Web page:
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Hind Al Soulia - Riyadh - Thousands of protesters rallied on Thursday in Algeria's capital and other cities against presidential elections they believe will only perpetuate the ruling elite's hold on power.
They took to the streets amid a tight security presence, and were expected to be out until the preliminary results were announced at 11pm.
Previous protests have ended at 6pm and taken place only on Fridays and Tuesdays, but protesters chanted into the night on Wednesday that they would be out late on election day.
All 61,000 polling stations around the country opened as planned at 8am local time, but there were reports of protesters ransacking provincial polling stations.
A low turnout is expected as political and civil groups have urged Algerians to refrain from voting and refused to endorse the five candidates, all of them former officials under ousted president Abdelaziz Bouteflika.
The five candidates cast their votes at polling stations around Algiers, and local media reported that Mr Bouteflika voted through a proxy.
The favourite in the presidential race is former Minister of Culture Azzedine Mihoubi, with former prime minister Abdelmadjid Tebboune close behind.
Protesters have described people who voting as traitors.
A video circulated online showed demonstrators raiding a polling station at a local school in the province of Bejaia, known for its minority Amazigh (or Berber) population.
Ballot boxes and votes were scattered across the playground.
The area is known for its strong support of the protests and many of its workers have been on strike for the past two days.
While overseas polling booths opened on Saturday, they have been scarcely attended, media reported, even though expats make up 20 per cent of the total voting population.
But the Independent National Committee for Elections said on Thursday afternoon that there had so far been a big turnout.
When asked about the video, the committee’s vice president, Abdelhafid Milat, said in any election you will find people trying to disturb proceedings but it was a small, isolated incident.
Mr Milat said that there have been no cases of vote rigging reported so far and the committee was continuing to monitor the situation.
Unverified videos on social media claimed to show ballot boxes being tampered with. There have been accusations of vote fraud in previous elections.
In the provinces of Naama, Tamanrasset and Adrar, where the government has mobile polling stations for nomads, voter turnout announced on Wednesday night was 34,000, 25,000 and 52,000.
Polls were scheduled to close at 7pm local time but the result may not be announced until Friday.
In preliminary figures provided by the president of the committee, Mohammed Charfi, some of the key provinces had a turnout as of Thursday afternoon of about 10 per cent, although Algiers was not included. There are 24.5 million registered voters.
The UAE had a turnout of 14 per cent of eligible Algerian voters, Tunisia 15 per cent and Lyon 11.3 per cent.
Large protests began in February and had within six weeks forced the resignation of Mr Bouteflika. Protesters are now demanding a complete change of the political system.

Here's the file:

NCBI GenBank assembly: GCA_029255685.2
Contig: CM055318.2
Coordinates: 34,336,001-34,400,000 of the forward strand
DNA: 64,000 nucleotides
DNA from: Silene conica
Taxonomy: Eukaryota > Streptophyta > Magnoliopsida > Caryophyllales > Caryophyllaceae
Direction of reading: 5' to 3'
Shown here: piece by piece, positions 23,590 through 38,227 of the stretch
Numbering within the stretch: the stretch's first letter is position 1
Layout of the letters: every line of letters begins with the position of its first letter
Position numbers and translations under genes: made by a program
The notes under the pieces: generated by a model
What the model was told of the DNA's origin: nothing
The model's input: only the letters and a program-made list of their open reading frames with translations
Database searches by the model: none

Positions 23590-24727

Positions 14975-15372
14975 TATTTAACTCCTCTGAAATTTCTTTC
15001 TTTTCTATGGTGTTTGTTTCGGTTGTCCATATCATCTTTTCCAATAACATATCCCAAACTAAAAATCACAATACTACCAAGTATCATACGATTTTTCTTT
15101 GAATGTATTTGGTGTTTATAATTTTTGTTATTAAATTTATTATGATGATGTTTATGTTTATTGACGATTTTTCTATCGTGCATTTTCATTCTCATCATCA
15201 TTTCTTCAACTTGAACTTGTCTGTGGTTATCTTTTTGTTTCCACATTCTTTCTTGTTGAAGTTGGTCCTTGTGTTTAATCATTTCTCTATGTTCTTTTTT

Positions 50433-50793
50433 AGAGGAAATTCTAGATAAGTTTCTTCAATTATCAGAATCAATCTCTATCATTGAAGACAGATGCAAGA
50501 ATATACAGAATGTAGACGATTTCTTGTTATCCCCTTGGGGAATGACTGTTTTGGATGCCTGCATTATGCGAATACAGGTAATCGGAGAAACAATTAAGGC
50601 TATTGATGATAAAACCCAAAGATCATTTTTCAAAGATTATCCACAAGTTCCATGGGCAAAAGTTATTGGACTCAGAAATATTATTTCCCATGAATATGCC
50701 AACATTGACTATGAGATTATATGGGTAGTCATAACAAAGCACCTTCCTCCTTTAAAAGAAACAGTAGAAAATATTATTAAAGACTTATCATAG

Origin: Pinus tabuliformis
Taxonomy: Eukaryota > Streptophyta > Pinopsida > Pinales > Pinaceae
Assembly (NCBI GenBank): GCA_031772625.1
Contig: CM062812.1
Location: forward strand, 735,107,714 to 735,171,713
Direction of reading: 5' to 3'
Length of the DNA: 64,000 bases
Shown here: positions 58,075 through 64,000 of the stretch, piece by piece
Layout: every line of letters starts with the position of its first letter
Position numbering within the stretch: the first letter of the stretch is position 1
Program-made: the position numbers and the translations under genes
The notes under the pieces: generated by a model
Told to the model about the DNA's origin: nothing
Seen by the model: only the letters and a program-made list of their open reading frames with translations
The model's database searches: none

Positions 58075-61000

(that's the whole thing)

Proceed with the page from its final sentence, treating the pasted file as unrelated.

Despite some concessions aimed at showing the public that the government was willing and able to reform, such as the conviction of two former prime ministers on corruption charges this week, Algerians have continued to take to the streets.
They say the vote will not be transparent or fair, and that the candidates are part of the ruling elite that has controlled Algeria since its independence from France in 1962.
The five men running for president either supported Mr Bouteflika, 82, or were part of his government.
And this week, in the country’s first televised political debate, they failed to impress with their rigid answers in what was regarded as a missed opportunity.
But former prime minister and presidential candidate Ali Benflis said that if elected, his “top priority would be to engage in a dialogue with the opponents of the presidential election”.
“They have the right to have a point of view contrary to mine, but we must come together to reflect on political reforms,” Mr Benflis said.
Lt Gen Ahmed Salah, who compelled Mr Bouteflika to step down due to ill health and has since become the country’s most powerful player, pushed for the vote as the only way to end the crisis.
Who are the protesters and what do they want?
The Hirak movement, named after the Arabic word for mobilisation, grew out of the weekly protests that began in February by the announcement that Mr Bouteflika was to stand for a fifth term.
Had he been successful it would have breached constitutional limits to presidential mandates. He had been almost completely absent from public life after suffering a stroke in 2013.
Protesters seek political reform in a country where almost 50 per cent of the population is under 30, but is dominated by men over 50.
To a lesser level, the protests also demanded improvements to infrastructure, housing and the jobs market.
The Algerian demonstrations have been peaceful, avoiding the bloodshed seen recently in Iraq and skirmishes in Lebanon.
But scores have been arrested, including journalists and opposition figures.
Thousands of mostly protesters take to the streets every Friday after prayers, and on Tuesdays students take to the street.
While some praise the military for punitive actions against high-ranking officials, others say it is propping up the ruling elite.
On November 1, for the 65th anniversary of independence from France, millions took to the streets likening their struggle to the historic fight for freedom from their former colonial ruler.
Updated: December 13, 2019 02:02 AM
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